Saturday, July 31, 2010

Time to Remember-Carl Sagan

Carl Sagan fascinated us all with his musings about the universe and his advocacy of scientific and skeptical inquiry for many years before his death in 1996.
His impact on society at large was, in large part, because of his everyday man's approach to science and his intellectually honest opposition to pseudoscience.

He made the very difficult to understand, very easy to comprehend and in doing so he held us captive to the wonders of the universe every time he spoke.

To me, watching his series "Cosmos" was a singularly eye opening and awe inducing experience.
Each week he brought new parts of the universe into my living room in a way that I could understand and in a way that captivated me in a manner that no other show ever did.

So in his honour, I summon to our collective memories, "The Pale Blue Dot"
Enjoy his genius once again and smile as you remember all the wonder he brought to our childhood as we seemingly searched the cosmos together for new life and new understanding.

We miss you Carl.

"From this distant vantage point, the Earth might not seem of particular interest. But for us, it's different. Consider again that dot. That's here, that's home, that's us. On it everyone you love, everyone you know, everyone you ever heard of, every human being who ever was, lived out their lives. The aggregate of our joy and suffering, thousands of confident religions, ideologies, and economic doctrines, every hunter and forager, every hero and coward, every creator and destroyer of civilization, every king and peasant, every young couple in love, every mother and father, hopeful child, inventor and explorer, every teacher of morals, every corrupt politician, every "superstar," every "supreme leader," every saint and sinner in the history of our species lived there – on a mote of dust suspended in a sunbeam.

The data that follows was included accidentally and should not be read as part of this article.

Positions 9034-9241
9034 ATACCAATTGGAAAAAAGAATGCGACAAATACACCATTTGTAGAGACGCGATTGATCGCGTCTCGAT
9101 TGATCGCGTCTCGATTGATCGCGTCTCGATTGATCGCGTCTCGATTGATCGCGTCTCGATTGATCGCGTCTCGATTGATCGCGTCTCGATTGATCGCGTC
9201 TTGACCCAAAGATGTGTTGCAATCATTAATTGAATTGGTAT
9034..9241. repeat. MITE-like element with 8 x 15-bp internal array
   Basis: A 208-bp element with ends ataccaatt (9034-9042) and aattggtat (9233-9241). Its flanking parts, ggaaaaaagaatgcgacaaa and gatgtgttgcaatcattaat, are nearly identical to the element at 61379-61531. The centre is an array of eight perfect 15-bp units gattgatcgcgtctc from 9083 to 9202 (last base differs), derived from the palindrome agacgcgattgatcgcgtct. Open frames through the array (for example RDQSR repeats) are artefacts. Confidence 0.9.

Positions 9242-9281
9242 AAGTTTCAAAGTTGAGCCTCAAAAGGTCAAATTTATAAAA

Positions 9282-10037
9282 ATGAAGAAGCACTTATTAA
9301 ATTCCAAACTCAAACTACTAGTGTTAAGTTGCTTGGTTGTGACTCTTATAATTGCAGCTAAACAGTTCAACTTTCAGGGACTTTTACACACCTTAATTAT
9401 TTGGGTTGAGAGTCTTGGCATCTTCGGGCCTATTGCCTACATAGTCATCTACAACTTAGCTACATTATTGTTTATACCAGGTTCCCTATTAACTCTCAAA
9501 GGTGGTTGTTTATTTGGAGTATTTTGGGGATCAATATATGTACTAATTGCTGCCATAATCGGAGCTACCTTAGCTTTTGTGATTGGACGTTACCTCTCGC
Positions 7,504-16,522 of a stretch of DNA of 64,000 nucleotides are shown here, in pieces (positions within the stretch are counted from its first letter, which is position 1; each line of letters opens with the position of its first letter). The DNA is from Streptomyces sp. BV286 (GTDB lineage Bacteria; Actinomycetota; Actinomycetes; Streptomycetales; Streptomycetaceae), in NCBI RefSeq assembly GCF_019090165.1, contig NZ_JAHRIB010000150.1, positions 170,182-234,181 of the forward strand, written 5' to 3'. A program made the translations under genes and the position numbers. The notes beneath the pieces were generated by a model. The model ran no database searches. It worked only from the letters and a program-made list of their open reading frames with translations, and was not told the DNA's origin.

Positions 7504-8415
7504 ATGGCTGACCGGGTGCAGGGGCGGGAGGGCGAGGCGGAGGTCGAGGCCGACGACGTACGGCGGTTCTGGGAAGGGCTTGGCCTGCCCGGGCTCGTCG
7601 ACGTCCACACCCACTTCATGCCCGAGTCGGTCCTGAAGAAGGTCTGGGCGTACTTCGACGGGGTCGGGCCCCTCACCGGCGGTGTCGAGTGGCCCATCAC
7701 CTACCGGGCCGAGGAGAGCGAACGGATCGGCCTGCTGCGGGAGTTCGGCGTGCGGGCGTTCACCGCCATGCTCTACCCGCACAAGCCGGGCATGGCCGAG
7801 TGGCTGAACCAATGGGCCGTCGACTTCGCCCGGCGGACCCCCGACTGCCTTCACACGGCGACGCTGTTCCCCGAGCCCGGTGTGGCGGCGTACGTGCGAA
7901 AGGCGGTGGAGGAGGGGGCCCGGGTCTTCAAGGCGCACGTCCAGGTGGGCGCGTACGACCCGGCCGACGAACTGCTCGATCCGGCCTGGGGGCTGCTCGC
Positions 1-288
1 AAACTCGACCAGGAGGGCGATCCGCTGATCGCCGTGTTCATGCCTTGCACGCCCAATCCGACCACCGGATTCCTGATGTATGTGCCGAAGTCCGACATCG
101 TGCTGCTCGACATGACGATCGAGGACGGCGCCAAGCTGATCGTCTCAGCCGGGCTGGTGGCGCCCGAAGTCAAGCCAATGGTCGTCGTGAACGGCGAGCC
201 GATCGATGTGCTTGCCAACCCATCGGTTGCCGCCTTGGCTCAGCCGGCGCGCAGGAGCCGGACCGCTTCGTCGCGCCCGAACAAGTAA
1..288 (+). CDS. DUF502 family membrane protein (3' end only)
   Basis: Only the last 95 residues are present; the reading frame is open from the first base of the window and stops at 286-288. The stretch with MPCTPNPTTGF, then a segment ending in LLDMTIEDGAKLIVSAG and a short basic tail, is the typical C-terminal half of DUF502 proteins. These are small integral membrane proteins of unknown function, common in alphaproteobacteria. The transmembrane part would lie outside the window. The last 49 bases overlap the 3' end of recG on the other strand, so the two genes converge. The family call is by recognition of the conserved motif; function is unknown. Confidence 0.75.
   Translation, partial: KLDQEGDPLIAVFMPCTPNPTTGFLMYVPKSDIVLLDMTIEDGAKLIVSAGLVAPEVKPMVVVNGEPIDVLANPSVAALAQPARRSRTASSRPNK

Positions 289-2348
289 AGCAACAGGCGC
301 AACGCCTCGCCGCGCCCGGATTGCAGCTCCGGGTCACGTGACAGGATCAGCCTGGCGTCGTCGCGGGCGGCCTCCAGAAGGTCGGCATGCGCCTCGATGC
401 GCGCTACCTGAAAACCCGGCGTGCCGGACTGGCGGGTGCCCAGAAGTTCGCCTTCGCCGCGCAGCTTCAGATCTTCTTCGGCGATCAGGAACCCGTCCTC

The Earth is a very small stage in a vast cosmic arena. Think of the rivers of blood spilled by all those generals and emperors so that, in glory and triumph, they could become the momentary masters of a fraction of a dot. Think of the endless cruelties visited by the inhabitants of one corner of this pixel on the scarcely distinguishable inhabitants of some other corner, how frequent their misunderstandings, how eager they are to kill one another, how fervent their hatreds.

Our posturings, our imagined self-importance, the delusion that we have some privileged position in the Universe, are challenged by this point of pale light. Our planet is a lonely speck in the great enveloping cosmic dark. In our obscurity, in all this vastness, there is no hint that help will come from elsewhere to save us from ourselves.

The Earth is the only world known so far to harbor life. There is nowhere else, at least in the near future, to which our species could migrate. Visit, yes. Settle, not yet. Like it or not, for the moment the Earth is where we make our stand.

It has been said that astronomy is a humbling and character-building experience. There is perhaps no better demonstration of the folly of human conceits than this distant image of our tiny world. To me, it underscores our responsibility to deal more kindly with one another, and to preserve and cherish the pale blue dot, the only home we've ever known."

-Carl Sagan in an excerpt from "The Pale Blue Dot".


and Thank you.

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